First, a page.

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While drought is a normal part of climate, it presents many challenges, especially as we face rising temperatures and increasing instances where water supply is no longer meeting demand. Tribal Nations contend with barriers and drought data gaps, such as the lack of monitoring on tribal lands, but nonetheless, have long shown their resilience to drought and have communicated the need for tools and resources to help manage it.

In response to these needs expressed by tribal partners, NOAA's National Integrated Drought Information System (NIDIS) is pleased to announce a new map customization feature for Tribal Nations. Developed in collaboration with NOAA’s National Centers for Environmental Information (NCEI), this feature allows users to display reservation boundaries on any map on 

The new Tribal Nation Boundary feature allow users to display reservation boundaries over key drought maps, like the U.S. Drought Monitor.

Users can display boundaries for the more than 300 reservations across the U.S. from the U.S. Census Bureau, overlaying reservation boundaries on any of the maps available on By clicking the download icon in the top left corner of any interactive map on the website, any national map can become a local map, showing key drought and climate indicators—such as precipitation, evaporative demand, and soil moisture—for tribal lands across the United States. This provides a valuable tool for both drought monitoring and communications.

Other customization options include the ability to zoom in or out, display state or county lines, adjust the transparency of map layers, hide or display the map description, change the basemap, display any map layer alongside the current U.S. Drought Monitor, and download a high-quality PNG file of a customized map.

The map customization tool on allows users to zoom in and out, adjust layer transparency and basemaps, and display reservation, state, and county lines.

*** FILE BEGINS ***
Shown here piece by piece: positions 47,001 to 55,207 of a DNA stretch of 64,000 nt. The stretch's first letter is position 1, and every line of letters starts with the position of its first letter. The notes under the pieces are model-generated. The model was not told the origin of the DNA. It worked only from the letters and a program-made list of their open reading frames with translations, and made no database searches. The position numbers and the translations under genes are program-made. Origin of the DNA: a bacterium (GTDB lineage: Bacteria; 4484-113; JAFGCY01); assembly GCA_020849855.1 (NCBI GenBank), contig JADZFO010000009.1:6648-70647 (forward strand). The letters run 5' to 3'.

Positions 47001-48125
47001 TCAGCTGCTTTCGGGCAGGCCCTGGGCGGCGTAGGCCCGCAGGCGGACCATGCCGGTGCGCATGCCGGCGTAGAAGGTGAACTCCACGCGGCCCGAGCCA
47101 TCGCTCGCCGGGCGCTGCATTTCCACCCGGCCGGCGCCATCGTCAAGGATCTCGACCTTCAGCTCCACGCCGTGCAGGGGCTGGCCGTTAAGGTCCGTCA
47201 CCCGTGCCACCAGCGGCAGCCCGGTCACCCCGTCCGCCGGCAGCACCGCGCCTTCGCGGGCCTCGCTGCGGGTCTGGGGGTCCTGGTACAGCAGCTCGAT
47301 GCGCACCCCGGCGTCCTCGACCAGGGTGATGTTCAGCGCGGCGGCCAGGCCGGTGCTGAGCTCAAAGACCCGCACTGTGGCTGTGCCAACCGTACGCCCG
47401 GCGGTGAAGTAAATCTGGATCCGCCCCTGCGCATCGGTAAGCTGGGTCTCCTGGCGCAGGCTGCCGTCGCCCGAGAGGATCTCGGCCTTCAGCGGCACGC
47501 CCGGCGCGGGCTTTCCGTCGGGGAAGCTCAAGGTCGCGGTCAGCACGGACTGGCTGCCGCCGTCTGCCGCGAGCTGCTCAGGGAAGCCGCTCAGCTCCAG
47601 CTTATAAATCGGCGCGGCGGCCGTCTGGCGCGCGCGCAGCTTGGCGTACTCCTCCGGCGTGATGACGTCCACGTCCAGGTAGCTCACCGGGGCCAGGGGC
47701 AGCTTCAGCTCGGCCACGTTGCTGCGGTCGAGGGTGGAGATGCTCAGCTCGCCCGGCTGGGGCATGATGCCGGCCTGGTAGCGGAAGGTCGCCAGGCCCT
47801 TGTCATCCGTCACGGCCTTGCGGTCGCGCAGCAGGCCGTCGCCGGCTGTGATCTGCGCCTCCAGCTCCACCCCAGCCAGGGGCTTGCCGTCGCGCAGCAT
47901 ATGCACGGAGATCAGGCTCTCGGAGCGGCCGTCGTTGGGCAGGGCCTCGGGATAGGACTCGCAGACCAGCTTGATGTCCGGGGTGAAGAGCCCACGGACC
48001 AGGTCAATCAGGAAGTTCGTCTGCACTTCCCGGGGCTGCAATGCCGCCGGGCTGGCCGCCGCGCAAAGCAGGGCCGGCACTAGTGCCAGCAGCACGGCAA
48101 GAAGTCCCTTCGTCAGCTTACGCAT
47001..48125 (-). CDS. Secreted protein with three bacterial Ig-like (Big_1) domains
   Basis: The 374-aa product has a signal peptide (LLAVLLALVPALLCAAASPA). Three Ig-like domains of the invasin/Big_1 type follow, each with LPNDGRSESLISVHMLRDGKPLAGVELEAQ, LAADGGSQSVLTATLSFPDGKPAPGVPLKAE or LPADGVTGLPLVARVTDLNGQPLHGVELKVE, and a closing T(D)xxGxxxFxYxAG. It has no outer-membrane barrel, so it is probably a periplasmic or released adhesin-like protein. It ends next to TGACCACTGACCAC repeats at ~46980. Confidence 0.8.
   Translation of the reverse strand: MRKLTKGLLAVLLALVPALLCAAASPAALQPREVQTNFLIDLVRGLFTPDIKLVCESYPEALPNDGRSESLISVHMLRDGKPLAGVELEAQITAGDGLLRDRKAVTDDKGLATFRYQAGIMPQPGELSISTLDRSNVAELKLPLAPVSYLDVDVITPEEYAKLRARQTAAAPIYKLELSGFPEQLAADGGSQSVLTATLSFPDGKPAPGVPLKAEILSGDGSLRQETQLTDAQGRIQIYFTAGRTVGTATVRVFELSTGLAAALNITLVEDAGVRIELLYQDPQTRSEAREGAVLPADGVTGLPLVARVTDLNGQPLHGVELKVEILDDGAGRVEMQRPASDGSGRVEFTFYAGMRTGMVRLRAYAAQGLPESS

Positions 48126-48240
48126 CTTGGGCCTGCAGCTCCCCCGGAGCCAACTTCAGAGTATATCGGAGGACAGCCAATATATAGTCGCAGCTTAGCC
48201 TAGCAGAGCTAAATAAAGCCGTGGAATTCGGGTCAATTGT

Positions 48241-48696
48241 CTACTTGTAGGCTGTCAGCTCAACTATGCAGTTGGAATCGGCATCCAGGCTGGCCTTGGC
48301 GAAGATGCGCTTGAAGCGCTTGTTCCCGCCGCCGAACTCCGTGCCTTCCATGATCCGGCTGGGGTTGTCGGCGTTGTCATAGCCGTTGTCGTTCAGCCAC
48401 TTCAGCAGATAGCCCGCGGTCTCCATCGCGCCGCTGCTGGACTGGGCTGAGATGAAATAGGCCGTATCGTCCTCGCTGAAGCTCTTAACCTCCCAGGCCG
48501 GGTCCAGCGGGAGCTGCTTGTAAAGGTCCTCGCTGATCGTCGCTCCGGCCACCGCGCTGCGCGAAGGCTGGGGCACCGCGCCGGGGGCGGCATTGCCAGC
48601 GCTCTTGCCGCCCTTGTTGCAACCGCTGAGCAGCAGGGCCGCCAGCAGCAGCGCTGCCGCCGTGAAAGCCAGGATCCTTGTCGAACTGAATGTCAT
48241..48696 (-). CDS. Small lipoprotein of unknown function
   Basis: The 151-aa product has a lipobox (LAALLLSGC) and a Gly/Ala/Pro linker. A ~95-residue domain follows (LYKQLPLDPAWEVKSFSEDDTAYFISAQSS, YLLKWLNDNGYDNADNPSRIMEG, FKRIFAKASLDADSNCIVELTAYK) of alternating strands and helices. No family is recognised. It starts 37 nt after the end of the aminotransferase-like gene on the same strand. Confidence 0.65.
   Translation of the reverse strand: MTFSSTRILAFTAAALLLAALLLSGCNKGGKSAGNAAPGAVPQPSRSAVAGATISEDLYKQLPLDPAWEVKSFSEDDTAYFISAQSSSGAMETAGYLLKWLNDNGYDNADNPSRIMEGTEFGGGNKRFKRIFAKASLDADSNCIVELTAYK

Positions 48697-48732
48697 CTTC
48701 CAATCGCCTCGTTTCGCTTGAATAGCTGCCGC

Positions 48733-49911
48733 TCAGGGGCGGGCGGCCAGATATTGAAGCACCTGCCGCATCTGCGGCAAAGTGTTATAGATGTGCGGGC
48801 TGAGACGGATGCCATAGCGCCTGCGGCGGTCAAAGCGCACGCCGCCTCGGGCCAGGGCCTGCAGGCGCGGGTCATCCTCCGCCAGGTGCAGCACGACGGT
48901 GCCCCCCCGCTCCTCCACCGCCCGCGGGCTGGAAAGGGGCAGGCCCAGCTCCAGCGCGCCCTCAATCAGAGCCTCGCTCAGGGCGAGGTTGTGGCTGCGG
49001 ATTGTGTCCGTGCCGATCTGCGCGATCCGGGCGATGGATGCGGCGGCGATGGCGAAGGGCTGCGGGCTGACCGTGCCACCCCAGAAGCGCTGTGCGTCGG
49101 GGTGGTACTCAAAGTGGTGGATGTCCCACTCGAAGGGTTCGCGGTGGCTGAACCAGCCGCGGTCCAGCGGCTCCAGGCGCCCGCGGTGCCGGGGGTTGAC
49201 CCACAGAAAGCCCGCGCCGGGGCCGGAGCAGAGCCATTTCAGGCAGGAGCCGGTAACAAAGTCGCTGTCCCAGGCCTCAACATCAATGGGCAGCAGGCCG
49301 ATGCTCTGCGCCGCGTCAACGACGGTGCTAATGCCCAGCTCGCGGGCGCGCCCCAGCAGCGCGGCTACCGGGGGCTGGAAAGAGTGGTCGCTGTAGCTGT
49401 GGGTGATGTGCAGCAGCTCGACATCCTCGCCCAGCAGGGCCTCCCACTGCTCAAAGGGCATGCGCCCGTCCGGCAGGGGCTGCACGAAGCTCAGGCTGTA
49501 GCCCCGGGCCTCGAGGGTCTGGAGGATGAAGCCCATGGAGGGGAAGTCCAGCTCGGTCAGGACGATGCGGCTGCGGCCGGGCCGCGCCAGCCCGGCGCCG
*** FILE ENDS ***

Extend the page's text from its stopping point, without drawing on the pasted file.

NIDIS and NCEI launched the new Tribal Nation Boundary map feature in direct response to the NIDIS Tribal Drought Engagement Strategy, which NIDIS developed in close consultation with 22 tribal natural resource managers across the Missouri River Basin and Midwest. The Strategy aims to integrate indigenous perspectives into NIDIS’s work, and by doing so, NIDIS hopes to foster a culturally appropriate engagement practice and work with Tribal Nations as equal partners in preparing for and responding to drought.

One key challenge identified by tribal partners is limited reservation-specific monitoring and forecasting data, as well as the absence of tribal boundaries on drought maps and communications. It is vital that the boundaries of these sovereign nations are represented on drought maps and other communication materials, as would be the case for other nations. The new Tribal Nation Boundary map feature is a step toward addressing this need.

Going forward, NIDIS intends to hold listening sessions with tribal partners to learn how the U.S. Drought Portal,, can serve Tribal Nations better. Learn more about the NIDIS Tribal Drought Engagement Strategy, or visit our Tribal Nations page for drought monitoring, planning, and impact information. 

Have questions or feedback on this new feature? We’d love to hear from you! Reach out to the U.S. Drought Portal team at